Mallett could fail completely and humiliatingly with the Patriots, and it won't the cost the franchise a thing except some personal embarrassment for Belichick -- something he absolutely could not care less about. On the other hand, Mallett might not fail. Even limited success, such as rising to the level of a good backup/marginal starter, would make the Arkansas quarterback a phenomenally valuable asset for the New England franchise. Such QBs are always in demand, as there are always franchises whose starting quarterback options aren't even marginal.

If Mallett ISN'T a cementhead or has a head addled by substance abuse, he ought to recognize he's been handed about the best situation imaginable. In effect, he will get paid decent money to attend Quarterback Graduate School for three or for years. It might also do him a world of good to be, for the first time in his life, on a team that doesn't need him. Being a football hero is like being any other kind of hero. As Coach Sophocles once noted, hubris is the prime occupational hazard.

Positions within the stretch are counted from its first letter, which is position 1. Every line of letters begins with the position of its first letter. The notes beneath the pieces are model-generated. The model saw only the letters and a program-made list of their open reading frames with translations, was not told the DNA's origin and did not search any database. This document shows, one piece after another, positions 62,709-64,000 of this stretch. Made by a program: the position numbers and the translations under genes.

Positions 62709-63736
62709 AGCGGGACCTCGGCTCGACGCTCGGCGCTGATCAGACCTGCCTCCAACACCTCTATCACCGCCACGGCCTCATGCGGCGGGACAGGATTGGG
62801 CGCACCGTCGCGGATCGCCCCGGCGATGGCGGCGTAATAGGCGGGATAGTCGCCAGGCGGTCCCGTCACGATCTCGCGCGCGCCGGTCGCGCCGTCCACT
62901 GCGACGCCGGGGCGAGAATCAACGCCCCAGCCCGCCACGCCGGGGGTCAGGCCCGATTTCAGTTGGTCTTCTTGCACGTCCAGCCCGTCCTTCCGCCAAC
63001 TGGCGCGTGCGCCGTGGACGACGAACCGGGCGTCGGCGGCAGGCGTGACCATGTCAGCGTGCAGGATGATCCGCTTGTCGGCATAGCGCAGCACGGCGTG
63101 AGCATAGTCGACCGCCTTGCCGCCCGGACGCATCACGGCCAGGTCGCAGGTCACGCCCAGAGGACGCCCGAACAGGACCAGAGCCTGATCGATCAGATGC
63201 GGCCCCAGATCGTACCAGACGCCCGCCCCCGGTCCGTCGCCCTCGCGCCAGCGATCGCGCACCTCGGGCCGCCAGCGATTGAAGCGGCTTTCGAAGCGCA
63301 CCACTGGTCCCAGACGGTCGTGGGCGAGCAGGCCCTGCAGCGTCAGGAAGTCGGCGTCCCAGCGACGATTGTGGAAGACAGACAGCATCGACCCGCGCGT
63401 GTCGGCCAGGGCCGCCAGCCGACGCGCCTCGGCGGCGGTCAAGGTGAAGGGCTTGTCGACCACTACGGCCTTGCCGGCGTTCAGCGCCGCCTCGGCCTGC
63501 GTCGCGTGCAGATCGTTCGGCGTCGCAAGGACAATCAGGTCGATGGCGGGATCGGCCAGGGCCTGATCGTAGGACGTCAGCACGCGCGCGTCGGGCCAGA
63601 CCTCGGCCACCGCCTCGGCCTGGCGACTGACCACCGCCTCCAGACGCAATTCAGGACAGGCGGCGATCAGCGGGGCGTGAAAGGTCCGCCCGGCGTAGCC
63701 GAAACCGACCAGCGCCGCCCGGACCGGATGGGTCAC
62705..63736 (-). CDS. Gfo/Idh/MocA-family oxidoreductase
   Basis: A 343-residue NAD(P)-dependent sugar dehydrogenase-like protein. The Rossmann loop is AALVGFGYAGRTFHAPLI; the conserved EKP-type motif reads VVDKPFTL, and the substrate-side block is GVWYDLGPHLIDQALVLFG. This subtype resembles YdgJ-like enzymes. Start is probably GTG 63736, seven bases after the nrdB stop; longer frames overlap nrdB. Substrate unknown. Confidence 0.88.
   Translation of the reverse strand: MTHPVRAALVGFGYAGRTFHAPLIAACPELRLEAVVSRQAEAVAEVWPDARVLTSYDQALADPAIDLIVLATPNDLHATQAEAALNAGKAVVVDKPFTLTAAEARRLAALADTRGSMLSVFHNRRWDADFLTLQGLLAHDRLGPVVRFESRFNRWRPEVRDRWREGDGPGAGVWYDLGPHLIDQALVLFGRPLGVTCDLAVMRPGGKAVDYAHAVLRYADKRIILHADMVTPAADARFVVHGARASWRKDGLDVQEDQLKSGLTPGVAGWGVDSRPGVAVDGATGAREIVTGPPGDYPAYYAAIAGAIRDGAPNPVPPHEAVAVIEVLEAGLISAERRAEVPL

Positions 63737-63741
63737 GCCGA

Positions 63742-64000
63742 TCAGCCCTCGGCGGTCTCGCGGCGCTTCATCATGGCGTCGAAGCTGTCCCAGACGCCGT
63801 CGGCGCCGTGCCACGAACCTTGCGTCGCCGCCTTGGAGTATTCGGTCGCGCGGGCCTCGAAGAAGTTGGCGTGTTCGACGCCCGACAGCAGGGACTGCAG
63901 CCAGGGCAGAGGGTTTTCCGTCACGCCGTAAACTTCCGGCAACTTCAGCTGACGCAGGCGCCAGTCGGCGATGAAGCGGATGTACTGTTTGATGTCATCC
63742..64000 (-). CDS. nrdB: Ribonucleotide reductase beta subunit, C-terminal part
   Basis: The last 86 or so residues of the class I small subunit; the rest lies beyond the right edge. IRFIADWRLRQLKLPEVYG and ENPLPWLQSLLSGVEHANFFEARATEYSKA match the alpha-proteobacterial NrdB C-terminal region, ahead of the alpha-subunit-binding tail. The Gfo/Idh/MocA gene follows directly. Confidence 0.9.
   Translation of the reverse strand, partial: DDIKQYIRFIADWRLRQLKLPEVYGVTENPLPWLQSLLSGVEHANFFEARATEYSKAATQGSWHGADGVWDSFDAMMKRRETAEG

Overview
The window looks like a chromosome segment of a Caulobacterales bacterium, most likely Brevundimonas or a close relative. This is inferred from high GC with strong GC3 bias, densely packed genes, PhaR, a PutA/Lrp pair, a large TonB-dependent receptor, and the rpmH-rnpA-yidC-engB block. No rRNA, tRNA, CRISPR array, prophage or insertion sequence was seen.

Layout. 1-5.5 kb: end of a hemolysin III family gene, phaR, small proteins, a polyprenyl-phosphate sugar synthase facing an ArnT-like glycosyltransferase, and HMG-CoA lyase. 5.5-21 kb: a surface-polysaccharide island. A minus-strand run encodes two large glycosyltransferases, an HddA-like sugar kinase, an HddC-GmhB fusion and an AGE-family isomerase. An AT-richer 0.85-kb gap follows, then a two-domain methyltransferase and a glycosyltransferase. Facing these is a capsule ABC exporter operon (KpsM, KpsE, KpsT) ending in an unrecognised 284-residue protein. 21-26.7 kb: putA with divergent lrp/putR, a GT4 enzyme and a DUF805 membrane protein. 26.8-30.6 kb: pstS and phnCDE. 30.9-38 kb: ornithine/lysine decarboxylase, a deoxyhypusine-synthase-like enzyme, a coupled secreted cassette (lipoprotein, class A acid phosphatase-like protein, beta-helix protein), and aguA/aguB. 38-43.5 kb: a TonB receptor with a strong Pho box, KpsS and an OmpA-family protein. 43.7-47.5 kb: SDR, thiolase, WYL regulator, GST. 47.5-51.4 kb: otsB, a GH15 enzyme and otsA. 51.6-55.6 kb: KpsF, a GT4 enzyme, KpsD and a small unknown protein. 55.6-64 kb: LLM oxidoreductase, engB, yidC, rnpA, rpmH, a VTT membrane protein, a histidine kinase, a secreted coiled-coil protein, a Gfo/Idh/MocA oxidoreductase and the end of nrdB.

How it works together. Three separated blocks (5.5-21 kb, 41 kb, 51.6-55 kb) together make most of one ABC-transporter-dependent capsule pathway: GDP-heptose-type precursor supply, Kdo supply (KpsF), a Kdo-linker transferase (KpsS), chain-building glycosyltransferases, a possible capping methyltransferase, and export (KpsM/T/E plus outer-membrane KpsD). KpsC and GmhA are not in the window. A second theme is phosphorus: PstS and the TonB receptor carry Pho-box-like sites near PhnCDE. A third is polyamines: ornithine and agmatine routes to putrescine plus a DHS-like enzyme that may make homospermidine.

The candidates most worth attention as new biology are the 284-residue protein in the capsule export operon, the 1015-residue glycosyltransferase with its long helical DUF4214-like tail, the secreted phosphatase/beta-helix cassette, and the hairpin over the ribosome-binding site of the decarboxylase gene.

If Mallett needs an incentive to study, I suggest he make a quick trip to Kansas City and take a gander at what Matt Cassel, the last MQA of the Belichick School, is driving these days.

Draft analysis is simple, not to mention simple-minded. Whenever a team makes a selection that wasn't predicted long in advance by most commentators, that pick is called a gamble. Ha! Picking Mallett was about as much of a gamble for Belichick as it is for banks to borrow money at no interest from the Federal Reserve to speculate in petroleum futures.

Come to think of it, if Belichick had used that economics degree to be a banker, the Global Financial Crisis probably wouldn't have happened.

Saturday, April 23, 2011

Money Is a Leading Cause of Voluntary Bipolar Disorder

Maybe it's just me, but I doubt it. I've been around for a few March and Aprils now, it is is my firm impression that the amount of pre-NFL draft hooey presented on ESPN's many networks and on the Internet has been close to double what it's been in previous winters and early springs. I omit the NFL Network. What the hell else is it supposed to talk about?